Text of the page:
Study suggests the Brazilian variant emerged in November, is more transmissible and can cause reinfection
March 17, 2021
By Karina Toledo | Agência FAPESP – The Brazilian variant of the novel coronavirus, known as P.1, probably emerged in Manaus, the capital of Amazonas State, in mid-November 2020, about a month before a sharp rise was reported in the number of hospitalizations for treatment of severe acute respiratory syndrome in the city. In only seven weeks, P.1 became the most prevalent SARS-CoV-2 lineage in the region, according to researchers affiliated with the Brazil-UK Center for Arbovirus Discovery, Diagnosis, Genomics and Epidemiology (CADDE) in an article published by CADDE on its website on February 27, 2021.
The findings of the group coordinated by Ester Sabino, a professor at the University of São Paulo (USP) in Brazil, and Nuno Faria, a professor at Oxford University in the United Kingdom, were based on genomic analysis of 184 nasopharyngeal swabs from patients diagnosed with COVID-19 by Manaus laboratories between November 2020 and January 2021.
Mathematical modeling and cross-tabulation of genomic and mortality data led the CADDE researchers to conclude that P.1 may be 1.4-2.2 times more transmissible than previous lineages. They also estimated that P. 1 may be able to circumvent the immune system and cause another infection in a significant proportion of individuals already infected by SARS-CoV-2 (between 25% and 61%).
“These numbers are an approximation based on modeling. In any event, the message from the data is that even people who have had COVID-19 should continue taking precautions,” Sabino, told Agência FAPESP. “The new strain is more transmissible and can infect individuals with antibodies against the virus. That’s what happened in Manaus, where most of the population were immune and even so there was a fresh outbreak of major proportions.”
The modeling part of the research was conducted in collaboration with Imperial College London (ICL). The study was supported by FAPESP and is currently being peer-reviewed.
The group’s analysis of over 900 samples supplied by the Manaus laboratories, including the 184 swabs they sequenced, showed that viral load increased as P.1 became more prevalent. According to Sabino, viral load is typically very high at the start of an epidemic and declines over time. The researchers are not sure whether the increase observed in the samples is due to an epidemiological factor or evidence that P.1 replicates more in the human organism than other strains. “The latter explanation seems highly probable and would tell us why transmission of the variant is faster,” Sabino said.
Another study shows that viral load in individuals infected by P.1 can be up to ten times higher. This study was conducted by researchers at FIOCRUZ Amazonia, the main unit of federal research institution Fundação Oswaldo Cruz in Brazil’s North region. It too was published on February 27.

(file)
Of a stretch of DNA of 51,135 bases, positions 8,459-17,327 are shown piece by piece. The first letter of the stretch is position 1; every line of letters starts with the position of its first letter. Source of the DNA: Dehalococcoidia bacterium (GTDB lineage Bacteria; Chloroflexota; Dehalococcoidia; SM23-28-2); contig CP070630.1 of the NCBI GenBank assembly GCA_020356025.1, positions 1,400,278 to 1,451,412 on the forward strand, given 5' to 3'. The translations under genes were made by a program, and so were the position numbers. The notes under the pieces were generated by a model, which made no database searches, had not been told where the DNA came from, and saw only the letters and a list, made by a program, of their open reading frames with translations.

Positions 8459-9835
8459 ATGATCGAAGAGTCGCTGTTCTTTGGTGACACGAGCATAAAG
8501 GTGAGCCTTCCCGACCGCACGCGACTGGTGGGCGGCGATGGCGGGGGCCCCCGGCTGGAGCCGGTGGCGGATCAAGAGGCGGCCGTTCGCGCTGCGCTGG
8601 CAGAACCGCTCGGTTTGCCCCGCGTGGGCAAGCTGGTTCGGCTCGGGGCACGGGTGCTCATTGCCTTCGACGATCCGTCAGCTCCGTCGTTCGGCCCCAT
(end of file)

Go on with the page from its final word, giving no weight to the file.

According to the CADDE article, by February 24 P.1 had been detected in six Brazilian states, which received 92,000 passengers on flights from Manaus in November 2020. Most (about 30,000) disembarked in São Paulo, followed by other cities in Amazonas and destinations in Pará, Rondônia, Ceará and Roraima. The data, therefore, suggests multiple introductions of the variant from Amazonas to other states, the authors conclude.
Viral genomes in the 184 samples were sequenced using a technology called MinION, which is portable and inexpensive, facilitating analysis on a large enough scale to understand how the virus is evolving.
Based on the molecular clock, a genomic technique that measures the amount of time since species or lineages diverged, the researchers found that P.1 is a descendant of B.1.128, the lineage first detected in Manaus in March 2020. Compared with this parent strain, P.1 has 17 mutations, ten of which are in the spike protein used by the virus to bind to the ACE-2 receptor on the surface of human cells and infect its host.
The authors consider three mutations – N501Y, K417T, and E484K – most important as they are located in the spike’s docking tip, known as the receptor-binding domain (RBD). According to Sabino, these three key mutations are identical to those found in B.1.351, the more transmissible variant first detected in South Africa, while B.1.1.7, the variant of concern first detected in the UK, has only the mutation E484K in its RBD. For the authors, the data points to a process of convergent evolution in which certain mutations that gave the virus a competitive advantage emerged at the same time in different parts of the world. Natural selection enabled these lineages or variants to survive in greater quantities than their predecessors in the same regions.
The authors say they do not yet know why P.1 evolved so fast. “Various mutations that facilitate transmission of the virus appeared suddenly. That doesn’t happen very often. For example, there is only one such mutation in P.2, which is also a descendant of B.1.128,” Sabino noted. One of the possible explanations, she said, is that the virus gained time to evolve by infecting patients with compromised immune systems.
“Until equitable allocation and access to effective vaccines are available for everyone, non-pharmacological interventions [social distancing, mask-wearing and hand hygiene] should continue to play an important role in reducing the emergence of novel variants,” the authors conclude.
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